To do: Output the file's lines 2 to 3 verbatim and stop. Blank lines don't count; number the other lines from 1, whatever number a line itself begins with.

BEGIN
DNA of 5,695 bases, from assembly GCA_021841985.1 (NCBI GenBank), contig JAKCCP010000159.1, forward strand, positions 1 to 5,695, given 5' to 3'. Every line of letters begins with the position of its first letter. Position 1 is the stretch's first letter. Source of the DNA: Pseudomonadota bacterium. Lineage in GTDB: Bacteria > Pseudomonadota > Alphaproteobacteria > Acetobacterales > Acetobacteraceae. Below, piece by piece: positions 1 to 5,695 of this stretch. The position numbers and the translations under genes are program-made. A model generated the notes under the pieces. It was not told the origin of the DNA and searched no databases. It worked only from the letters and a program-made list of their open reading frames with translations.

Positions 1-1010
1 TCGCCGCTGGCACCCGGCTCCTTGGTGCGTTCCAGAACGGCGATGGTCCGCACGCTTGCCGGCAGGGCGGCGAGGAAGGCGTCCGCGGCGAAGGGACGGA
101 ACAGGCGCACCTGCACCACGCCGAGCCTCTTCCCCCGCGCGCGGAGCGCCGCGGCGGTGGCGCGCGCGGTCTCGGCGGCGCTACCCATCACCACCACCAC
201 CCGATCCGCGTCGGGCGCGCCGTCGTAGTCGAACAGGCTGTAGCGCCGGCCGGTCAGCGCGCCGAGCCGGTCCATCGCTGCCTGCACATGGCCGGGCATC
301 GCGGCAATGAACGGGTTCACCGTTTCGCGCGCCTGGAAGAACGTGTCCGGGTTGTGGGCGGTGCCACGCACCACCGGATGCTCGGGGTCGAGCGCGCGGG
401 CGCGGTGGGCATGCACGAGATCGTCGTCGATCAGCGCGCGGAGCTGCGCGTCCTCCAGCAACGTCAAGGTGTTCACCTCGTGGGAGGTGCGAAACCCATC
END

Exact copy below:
Positions 1-1010
1 TCGCCGCTGGCACCCGGCTCCTTGGTGCGTTCCAGAACGGCGATGGTCCGCACGCTTGCCGGCAGGGCGGCGAGGAAGGCGTCCGCGGCGAAGGGACGGA